May 2005
Volume 46, Issue 13
ARVO Annual Meeting Abstract  |   May 2005
Endogenous Endothelial Progenitor Activity in Neovascularization
Author Affiliations & Notes
  • S. Caballero
    Pharmacology/Therapeutics, University of Florida, Gainesville, FL
  • N. Sengupta
    Pharmacology/Therapeutics, University of Florida, Gainesville, FL
  • R.N. Mames
    The Retina Center, Gainesville, FL
  • M.B. Grant
    Pharmacology/Therapeutics, University of Florida, Gainesville, FL
  • Footnotes
    Commercial Relationships  S. Caballero, None; N. Sengupta, None; R.N. Mames, None; M.B. Grant, None.
  • Footnotes
    Support  NIH Grants EY012601 and EY007739 and JDRF Grant JDF 4–2000–847
Investigative Ophthalmology & Visual Science May 2005, Vol.46, 3221. doi:
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      S. Caballero, N. Sengupta, R.N. Mames, M.B. Grant; Endogenous Endothelial Progenitor Activity in Neovascularization . Invest. Ophthalmol. Vis. Sci. 2005;46(13):3221.

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      © ARVO (1962-2015); The Authors (2016-present)

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Abstract: : Purpose: Bone marrow (BM) reconstitution with exogenous donor cells has been used to demonstrate the involvement of bone marrow–derived endothelial precursor cells (EPC) in ocular neovascularization (NV). Questions have been raised about the effects of BM ablation, especially irradiation, on this process. We employed endogenous label–retaining cells to examine the contribution of an individual's own EPC to ocular NV. Methods: C57Bl6/J mice were given bromodeoxyuridine (BrdU) ad libitum in their water for 10 days, followed by a chase period without BrdU of 3 months. During this chase period, selected animals were euthanized at 2–week intervals and their tissues examined for the presence of BrdU–retaining cells. At the end of the chase period the remaining animals were then subjected to either of our models for laser–induced pre–retinal or choroidal NV. The retinas and posterior poles were then examined by fluorescent microscopy for the presence of BrdU–retaining endothelial cells. Results: Both rapidly–cycling and slowly–cycling cells incorporated BrdU during the pulse period. The degree of BrdU labeling in a variety of tissues decreased by varying degrees with time, depending on the rapidity with which the particular tissue turns over. Little or no label was detected in ocular vasculature 3 months after withdrawl of BrdU. However, laser injury in these animals resulted in robust and extensive incorporation of label–retaining endothelial cells into both retinal and choroidal vasculature, to a degree comparable to prior reports using BM–reconstituted animals. Conclusions: This study shows, for the first time, that endogenous, adult EPC are recruited to areas of laser–induced NV in both the retinal and choroidal vasculature. This process resulted solely from the injury induced in the ocular tissue, as no additional injury (such as irradiation or chemical ablation of bone marrow) was involved. These results confirm earlier findings using transplanted BM, and show that the reconstitution process had no effect on those outcomes.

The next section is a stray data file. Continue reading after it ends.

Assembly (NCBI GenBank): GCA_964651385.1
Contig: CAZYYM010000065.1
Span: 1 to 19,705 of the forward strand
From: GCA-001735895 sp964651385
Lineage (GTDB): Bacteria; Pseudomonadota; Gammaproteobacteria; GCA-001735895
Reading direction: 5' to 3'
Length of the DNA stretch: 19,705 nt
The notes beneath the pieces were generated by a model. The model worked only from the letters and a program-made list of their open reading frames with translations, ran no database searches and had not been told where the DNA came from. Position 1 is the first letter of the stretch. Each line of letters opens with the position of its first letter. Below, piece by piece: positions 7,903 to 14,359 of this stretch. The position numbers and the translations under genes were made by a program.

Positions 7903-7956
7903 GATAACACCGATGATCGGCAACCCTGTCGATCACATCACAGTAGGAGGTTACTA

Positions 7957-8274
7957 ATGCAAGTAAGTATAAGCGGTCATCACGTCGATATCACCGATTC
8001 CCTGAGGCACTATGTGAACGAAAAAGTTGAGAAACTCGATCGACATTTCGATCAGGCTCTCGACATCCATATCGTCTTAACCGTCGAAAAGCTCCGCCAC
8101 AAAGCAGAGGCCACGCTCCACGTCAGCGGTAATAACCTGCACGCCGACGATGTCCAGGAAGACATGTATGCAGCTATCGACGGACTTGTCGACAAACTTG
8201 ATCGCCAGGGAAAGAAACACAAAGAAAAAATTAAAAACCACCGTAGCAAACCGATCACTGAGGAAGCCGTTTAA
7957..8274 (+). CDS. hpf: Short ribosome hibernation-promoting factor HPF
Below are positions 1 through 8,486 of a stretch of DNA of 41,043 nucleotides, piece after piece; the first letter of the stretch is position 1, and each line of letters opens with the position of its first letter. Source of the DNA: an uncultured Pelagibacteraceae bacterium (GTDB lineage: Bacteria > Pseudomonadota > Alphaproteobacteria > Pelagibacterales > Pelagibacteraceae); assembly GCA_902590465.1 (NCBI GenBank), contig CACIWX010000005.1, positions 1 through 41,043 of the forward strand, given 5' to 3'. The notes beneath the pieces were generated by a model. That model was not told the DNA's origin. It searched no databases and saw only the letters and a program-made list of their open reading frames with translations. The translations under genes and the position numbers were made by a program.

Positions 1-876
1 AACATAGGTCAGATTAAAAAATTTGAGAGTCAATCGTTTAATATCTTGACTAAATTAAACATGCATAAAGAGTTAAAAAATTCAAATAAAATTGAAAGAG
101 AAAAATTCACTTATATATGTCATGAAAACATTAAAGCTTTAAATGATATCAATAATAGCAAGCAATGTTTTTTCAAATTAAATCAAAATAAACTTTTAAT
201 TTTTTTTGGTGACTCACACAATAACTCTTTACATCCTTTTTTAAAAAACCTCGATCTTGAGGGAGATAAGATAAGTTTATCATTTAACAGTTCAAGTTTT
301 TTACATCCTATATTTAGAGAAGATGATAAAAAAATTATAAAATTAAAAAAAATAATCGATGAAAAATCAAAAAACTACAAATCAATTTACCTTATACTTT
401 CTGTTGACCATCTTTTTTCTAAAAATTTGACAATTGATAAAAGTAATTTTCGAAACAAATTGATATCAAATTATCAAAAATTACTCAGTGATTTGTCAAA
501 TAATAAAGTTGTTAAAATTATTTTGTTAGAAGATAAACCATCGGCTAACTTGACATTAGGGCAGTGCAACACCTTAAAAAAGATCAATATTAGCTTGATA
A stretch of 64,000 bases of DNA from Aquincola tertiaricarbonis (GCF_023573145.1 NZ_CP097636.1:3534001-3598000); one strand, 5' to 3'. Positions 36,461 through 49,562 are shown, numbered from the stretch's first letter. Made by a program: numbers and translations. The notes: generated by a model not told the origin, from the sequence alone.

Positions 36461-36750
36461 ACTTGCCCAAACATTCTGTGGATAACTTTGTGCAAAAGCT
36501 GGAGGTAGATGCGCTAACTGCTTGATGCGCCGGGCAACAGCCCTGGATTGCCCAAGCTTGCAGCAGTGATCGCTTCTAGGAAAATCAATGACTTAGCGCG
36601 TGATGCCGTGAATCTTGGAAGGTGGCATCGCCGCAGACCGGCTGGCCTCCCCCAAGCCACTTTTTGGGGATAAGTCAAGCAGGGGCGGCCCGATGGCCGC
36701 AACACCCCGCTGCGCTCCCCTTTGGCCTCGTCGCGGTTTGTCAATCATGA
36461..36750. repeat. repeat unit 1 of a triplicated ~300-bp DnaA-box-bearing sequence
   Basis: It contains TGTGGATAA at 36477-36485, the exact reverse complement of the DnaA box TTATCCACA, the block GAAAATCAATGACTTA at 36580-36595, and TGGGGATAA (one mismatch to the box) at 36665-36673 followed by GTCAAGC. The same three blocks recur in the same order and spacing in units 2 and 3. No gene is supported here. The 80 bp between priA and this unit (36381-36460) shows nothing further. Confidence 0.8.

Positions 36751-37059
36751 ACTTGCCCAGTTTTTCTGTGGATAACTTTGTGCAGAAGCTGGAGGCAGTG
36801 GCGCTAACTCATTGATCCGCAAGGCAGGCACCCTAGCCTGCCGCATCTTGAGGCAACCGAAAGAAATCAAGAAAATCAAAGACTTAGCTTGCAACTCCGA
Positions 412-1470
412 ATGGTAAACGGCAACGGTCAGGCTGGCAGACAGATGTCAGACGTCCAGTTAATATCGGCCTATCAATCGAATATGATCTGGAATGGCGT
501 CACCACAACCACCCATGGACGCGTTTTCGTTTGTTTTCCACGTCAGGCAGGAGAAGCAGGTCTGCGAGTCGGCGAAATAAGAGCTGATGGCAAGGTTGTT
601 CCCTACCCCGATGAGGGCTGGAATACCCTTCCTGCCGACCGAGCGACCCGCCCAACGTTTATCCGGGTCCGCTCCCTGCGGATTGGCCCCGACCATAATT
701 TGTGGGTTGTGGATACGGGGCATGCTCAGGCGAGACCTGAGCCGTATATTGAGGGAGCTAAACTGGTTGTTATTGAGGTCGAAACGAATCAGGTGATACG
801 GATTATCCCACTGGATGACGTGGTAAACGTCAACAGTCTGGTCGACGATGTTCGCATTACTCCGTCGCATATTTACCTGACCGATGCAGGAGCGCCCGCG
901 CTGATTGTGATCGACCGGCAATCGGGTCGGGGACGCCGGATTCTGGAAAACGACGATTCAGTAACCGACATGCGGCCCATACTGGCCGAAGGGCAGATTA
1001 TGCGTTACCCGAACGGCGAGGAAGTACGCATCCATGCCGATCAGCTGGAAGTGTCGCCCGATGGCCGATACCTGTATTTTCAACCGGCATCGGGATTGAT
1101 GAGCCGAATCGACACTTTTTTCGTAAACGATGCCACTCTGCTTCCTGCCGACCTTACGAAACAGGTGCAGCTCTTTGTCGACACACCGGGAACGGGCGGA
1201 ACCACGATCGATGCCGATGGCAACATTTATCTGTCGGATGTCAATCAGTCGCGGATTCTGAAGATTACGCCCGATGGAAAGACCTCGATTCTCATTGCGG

Keywords: neovascularization • vascular cells • pathology: experimental 

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